City Comptroller Scott Stringer yesterday condemned the city for not doing enough for small businesses and said he would like to see more small-business friendly policies instituted.
Stringer’s comments came at a town hall for seniors he hosted yesterday with the Good Neighbors of Park Slope and Heights and Hills held at the Brooklyn Methodist Hospital, 506 6th Street, East Pavilion, Auditorium in Park Slope.
“The city of New York is doing the worst at helping small businesses,” said Stringer, after an audience member, noting the growing rate of store vacancies along 7th Avenue in Park Slope, suggested that commercial landlords be fined for intentionally keeping storefronts off the market.
Stringer noting a Retail Vacancy report he recently issued that found store vacancy rates climbing more 20 percent across the city between 2007-2017. While online sales have contributed to the vacancy rate, the city’s cavalier collective attitude, excessive fines and bureaucratic red tape have also contributed to the problem, he said.
“I remember when I was the [Manhattan] borough president and we used to cut the ribbons on local stores, but after all the politicians left, the [city] inspectors used to come in and beat the small businesses into the ground with violations. Many small businesses have to hire expeditors to deal with all the city agencies. We’re losing too many stores because the city is not helping enough small businesses cut through the bureaucracy,” Stringer said.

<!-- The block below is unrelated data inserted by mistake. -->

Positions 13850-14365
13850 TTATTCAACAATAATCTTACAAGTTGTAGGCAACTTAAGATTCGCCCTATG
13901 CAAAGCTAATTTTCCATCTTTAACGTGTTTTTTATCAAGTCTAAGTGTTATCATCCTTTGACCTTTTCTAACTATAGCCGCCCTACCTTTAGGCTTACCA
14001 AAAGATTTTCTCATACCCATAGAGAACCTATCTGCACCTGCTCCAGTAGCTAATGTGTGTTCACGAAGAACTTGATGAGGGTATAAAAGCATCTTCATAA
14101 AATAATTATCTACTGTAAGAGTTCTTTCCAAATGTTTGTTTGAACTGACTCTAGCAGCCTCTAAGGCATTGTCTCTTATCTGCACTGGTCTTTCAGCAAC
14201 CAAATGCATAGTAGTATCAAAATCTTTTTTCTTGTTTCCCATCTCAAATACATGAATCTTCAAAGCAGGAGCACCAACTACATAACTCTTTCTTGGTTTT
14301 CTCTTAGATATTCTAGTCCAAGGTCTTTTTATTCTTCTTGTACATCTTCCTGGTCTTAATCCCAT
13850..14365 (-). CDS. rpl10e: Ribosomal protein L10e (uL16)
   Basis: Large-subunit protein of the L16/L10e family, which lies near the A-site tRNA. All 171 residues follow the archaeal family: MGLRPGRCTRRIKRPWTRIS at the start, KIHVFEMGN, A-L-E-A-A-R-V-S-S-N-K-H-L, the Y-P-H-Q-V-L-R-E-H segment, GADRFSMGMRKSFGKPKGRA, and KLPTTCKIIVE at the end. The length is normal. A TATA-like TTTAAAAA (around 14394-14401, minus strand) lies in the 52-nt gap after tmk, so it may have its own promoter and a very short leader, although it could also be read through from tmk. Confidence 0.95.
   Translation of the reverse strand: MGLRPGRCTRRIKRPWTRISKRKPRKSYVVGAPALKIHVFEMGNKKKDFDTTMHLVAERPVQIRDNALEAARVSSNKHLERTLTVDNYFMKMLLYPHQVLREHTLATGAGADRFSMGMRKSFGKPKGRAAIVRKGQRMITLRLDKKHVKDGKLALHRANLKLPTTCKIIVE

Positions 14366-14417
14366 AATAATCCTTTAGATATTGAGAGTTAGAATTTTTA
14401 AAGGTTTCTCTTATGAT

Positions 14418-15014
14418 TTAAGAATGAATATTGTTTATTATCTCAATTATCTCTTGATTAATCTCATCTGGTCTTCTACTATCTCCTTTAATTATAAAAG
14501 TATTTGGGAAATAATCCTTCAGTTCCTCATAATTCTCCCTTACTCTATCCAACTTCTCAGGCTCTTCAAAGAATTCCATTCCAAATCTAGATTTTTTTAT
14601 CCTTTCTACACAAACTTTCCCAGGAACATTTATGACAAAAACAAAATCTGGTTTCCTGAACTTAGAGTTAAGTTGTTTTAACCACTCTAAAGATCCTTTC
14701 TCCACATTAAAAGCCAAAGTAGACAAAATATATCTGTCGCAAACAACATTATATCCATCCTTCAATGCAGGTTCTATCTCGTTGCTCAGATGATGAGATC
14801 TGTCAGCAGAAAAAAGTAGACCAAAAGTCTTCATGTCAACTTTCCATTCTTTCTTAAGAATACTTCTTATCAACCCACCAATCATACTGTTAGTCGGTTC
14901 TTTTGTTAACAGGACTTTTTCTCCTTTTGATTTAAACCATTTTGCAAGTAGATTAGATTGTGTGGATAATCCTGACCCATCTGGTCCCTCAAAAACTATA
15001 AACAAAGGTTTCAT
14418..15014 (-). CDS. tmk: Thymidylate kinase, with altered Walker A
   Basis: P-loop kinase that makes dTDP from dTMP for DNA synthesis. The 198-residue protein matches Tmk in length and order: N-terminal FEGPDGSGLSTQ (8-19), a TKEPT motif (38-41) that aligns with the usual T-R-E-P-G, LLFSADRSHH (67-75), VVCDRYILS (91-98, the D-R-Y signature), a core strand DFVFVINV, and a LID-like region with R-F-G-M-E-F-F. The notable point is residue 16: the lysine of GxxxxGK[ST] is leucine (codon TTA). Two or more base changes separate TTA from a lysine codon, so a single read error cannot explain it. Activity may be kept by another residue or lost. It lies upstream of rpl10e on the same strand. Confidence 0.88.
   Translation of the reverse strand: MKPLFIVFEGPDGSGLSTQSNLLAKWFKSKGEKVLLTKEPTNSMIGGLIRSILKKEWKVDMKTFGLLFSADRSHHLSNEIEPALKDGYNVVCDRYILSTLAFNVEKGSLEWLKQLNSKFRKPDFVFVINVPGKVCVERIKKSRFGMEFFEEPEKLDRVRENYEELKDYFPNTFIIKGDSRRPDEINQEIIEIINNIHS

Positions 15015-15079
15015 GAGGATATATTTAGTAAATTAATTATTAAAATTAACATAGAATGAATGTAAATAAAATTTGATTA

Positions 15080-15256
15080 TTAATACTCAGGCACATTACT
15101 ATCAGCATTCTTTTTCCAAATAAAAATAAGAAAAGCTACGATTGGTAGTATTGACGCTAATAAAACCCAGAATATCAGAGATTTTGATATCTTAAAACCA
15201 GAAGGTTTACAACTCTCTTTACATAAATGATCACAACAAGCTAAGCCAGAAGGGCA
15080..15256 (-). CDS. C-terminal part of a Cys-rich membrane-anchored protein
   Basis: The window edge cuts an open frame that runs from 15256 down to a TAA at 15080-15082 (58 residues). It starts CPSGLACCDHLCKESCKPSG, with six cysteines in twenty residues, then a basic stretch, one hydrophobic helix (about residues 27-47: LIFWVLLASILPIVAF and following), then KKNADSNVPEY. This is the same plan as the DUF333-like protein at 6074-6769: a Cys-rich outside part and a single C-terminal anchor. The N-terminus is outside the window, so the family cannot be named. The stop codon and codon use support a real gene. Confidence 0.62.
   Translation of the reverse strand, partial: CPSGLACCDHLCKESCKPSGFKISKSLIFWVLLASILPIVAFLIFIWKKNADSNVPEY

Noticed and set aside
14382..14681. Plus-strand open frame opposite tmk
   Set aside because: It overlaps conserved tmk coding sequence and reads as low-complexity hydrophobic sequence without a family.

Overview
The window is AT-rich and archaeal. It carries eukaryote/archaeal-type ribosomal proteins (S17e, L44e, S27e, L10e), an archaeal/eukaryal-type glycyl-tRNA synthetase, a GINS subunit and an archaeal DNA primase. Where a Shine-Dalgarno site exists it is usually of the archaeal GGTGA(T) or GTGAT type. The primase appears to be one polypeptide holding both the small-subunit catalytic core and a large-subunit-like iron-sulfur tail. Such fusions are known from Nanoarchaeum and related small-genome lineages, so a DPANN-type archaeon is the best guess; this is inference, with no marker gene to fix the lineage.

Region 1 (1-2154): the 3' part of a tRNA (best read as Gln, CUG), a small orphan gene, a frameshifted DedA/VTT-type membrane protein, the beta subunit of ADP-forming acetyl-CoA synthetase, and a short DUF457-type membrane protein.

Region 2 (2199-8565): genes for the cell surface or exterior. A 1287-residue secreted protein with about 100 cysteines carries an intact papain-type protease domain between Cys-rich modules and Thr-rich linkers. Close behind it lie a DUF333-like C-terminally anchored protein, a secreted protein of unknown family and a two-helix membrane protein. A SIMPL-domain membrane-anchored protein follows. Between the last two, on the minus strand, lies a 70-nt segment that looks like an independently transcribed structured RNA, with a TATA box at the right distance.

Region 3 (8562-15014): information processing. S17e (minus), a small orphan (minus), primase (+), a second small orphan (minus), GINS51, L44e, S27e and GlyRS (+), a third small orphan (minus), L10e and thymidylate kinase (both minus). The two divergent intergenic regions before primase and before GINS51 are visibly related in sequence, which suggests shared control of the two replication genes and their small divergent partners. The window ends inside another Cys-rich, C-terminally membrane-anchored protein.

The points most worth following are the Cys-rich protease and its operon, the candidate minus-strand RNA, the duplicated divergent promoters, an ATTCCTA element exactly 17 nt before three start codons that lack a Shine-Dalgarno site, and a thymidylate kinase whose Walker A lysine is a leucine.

Stringer did note the city council is looking at proposed legislation creating commercial rent control, but more needs to be done.
Stringer came to the town hall armed with copies of his March 2017 report: Aging with Dignity: A blueprint for Serving NYC’s Growing Senior Population, which found that from 2005 to 2015, the number of New Yorkers over 65 grew by 19.2 percent, and there are more than 1.1 million adults over 65 – about 13 percent of the city’s total population.
The seniors peppered Stringer with both suggestions and complaints when handed microphones. Among the suggestions were to have more multigenerational city centers where seniors could intermingle with the younger generation, and for there to be a no salt option for meals delivered to seniors through the city’s Meals on Wheels program.
Complaints included curbing both reckless auto and electric scooter delivery drivers, with one senior suggesting the city hire multilingual people to speak with local ethnic restaurateurs about electric scooter safety for their delivery people.
Othe suggestions were to improve street lighting, curb dog walkers that take up too much sidewalk space and for the MTA to become more proactive in having young people give up their seats for the elderly.
Stringer had people from his office jot down all the suggestions and grievances, noting how he enjoys holding the town halls, which helps him gather information and hear great ideas brought to the table.
“I can’t tell you enough how important it is at these town halls where people bring ideas,” he said.